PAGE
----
Why libraries are important to an open society
Two buildings remain important landmarks in my earliest childhood memories:…
Like Cheryl Mann Bacon, I am a Christian, a parent and a librarian, in that order (“Why libraries are important to an open society”).
I am also a journalist and an educator. From an early age I was an avid reader. I, too, loved history, biography and stories about faraway places. I earned a master’s degree in library science in the 1990s when free access to reading material to adults was sacrosanct and children were protected.
That was then; this is now.
Related: Why libraries are important to an open society
In a few short years, public, tax-supported libraries have become stages for drag queens who conduct “story hours” for young children, inviting them into their world through titles like “My Shadow Is Pink,” “Heather Has Two Mommies,” “The Hips on the Drag Queen Go Swish, Swish, Swish” and “Pink Is for Boys.”
Far from being fearful, parents are becoming aware. They are putting on the full armor of God and standing against powers and principalities in realms of darkness. Many who were “canceled” are gaining seats on library and school boards. Groups like MassResistance are taking “story hours” to court.
“‘Open,’ age-appropriate books lead to healthy minds. Pornographic indoctrination leads to death.”
I was a vigilant mother. I knew where my child was at all times and with whom. I monitored what he watched on TV, the music he listened to and the books he read. I solicited trusted Christian adults to encourage him in these areas. The strategy seems to have worked. He and his wife are delightful parents raising a happy, well-adjusted child. That makes me happy.
“Open,” age-appropriate books lead to healthy minds. Pornographic indoctrination leads to death.
— ANITA HASSEY | Fort Myers, Fla.
Really enjoyed reading this article by Dr. Bacon. I love libraries.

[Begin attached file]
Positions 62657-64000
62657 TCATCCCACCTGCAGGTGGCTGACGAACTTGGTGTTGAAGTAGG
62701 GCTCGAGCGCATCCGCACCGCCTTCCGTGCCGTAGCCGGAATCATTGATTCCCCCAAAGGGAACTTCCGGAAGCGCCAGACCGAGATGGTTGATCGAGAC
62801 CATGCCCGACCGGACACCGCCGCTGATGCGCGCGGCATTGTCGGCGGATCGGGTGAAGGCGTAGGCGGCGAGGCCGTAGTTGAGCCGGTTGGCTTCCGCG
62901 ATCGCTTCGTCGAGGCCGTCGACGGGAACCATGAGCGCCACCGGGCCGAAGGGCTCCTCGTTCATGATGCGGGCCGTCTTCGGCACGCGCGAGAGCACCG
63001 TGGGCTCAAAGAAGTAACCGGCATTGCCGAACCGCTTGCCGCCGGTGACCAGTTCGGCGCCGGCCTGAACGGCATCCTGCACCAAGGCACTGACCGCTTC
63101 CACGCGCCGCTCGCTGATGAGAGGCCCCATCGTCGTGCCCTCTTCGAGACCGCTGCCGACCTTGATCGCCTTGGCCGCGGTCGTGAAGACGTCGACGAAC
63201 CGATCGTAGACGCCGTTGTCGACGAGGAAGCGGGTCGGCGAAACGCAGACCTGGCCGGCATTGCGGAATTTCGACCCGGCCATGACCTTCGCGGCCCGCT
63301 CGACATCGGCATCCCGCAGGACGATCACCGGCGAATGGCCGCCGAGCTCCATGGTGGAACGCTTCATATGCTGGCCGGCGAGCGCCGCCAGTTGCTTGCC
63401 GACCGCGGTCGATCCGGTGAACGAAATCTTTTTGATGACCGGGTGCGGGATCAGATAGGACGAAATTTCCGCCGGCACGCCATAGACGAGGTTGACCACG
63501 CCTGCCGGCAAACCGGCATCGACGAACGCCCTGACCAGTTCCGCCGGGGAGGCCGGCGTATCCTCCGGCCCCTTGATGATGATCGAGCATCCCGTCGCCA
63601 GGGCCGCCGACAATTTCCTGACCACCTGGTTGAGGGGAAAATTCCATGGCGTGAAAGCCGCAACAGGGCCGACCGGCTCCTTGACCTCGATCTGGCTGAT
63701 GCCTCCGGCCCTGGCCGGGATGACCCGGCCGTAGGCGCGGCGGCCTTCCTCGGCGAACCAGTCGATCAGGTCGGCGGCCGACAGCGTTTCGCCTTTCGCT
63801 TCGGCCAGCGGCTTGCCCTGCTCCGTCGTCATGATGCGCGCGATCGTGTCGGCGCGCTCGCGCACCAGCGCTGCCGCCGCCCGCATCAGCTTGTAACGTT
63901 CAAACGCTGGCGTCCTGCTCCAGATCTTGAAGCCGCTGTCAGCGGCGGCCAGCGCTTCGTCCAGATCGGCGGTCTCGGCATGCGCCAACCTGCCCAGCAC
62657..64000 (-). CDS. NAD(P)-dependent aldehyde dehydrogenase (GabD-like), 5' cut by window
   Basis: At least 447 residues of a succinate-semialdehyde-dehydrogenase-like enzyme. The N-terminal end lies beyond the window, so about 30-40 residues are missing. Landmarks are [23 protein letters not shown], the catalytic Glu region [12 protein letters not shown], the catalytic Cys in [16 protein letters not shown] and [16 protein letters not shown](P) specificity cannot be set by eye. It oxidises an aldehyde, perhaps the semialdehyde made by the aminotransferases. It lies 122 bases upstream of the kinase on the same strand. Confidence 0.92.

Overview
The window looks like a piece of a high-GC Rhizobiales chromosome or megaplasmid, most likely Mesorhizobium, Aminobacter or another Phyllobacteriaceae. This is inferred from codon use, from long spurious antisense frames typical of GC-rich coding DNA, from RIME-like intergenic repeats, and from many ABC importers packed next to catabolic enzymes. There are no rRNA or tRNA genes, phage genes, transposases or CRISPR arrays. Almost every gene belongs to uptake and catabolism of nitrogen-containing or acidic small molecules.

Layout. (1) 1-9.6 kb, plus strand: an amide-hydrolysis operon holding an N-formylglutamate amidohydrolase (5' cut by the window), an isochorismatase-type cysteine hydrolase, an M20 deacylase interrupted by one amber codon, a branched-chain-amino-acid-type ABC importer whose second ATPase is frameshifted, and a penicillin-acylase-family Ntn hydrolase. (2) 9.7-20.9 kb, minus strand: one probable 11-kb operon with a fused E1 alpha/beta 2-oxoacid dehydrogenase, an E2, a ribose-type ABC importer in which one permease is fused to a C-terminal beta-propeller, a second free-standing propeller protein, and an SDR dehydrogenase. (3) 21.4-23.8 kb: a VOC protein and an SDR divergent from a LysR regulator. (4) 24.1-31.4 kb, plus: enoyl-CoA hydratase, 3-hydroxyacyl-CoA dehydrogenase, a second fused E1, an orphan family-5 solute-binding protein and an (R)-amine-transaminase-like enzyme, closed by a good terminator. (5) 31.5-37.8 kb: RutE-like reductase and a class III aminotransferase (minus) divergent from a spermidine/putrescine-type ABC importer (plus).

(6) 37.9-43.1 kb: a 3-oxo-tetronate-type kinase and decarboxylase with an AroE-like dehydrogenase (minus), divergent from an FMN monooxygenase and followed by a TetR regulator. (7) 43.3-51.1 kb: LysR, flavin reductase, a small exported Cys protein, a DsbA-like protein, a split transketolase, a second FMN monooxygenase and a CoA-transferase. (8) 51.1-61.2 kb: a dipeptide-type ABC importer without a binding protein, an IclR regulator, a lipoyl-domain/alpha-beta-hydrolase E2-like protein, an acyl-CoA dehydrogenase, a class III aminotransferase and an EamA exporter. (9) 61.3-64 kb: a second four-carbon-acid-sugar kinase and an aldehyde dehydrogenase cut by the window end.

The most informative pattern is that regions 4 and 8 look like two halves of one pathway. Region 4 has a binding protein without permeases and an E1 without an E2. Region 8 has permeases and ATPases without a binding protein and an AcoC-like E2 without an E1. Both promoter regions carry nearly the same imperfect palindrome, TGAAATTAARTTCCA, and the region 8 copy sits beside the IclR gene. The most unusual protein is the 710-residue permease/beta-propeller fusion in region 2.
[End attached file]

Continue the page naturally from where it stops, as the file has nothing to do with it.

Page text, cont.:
Everywhere I work, my office is either housed within the library or close by. One of my librarian friends calls me an “honorary librarian.”
And indeed, banning books is a very bad idea. As the article says, the freedom you gave to the government to ban books will also allow them to ban the Bible. I know exactly where and how that has already happened.
It seems that there are some other worthy battles to fight. Why pick on librarians, libraries and books?
— BERLIN FANG | Dallas
Your article about the importance of libraries was superb! Your comments about “fear closing minds” and “embarrassment that Christians, of all people (are) leading the charge, calling for books to be banned,” etc., were spot on.
Frankly, I have been embarrassed more and more often by the things “Christians” seem to be saying and taking part in!
— MARK WILSON | Helena, Mont.
I think there is a distinction to be made here: First, Christians I know who object to library materials are objecting to either (1) the location of certain books in the library or 2) material normalizing certain “progressive” mores written to youthful audiences (shelved anywhere). Nobody I know, Christian or otherwise, is trying to get the federal government to prohibit the private publication, or private purchase, of any book, which I would argue is the actual definition of “censoring books.”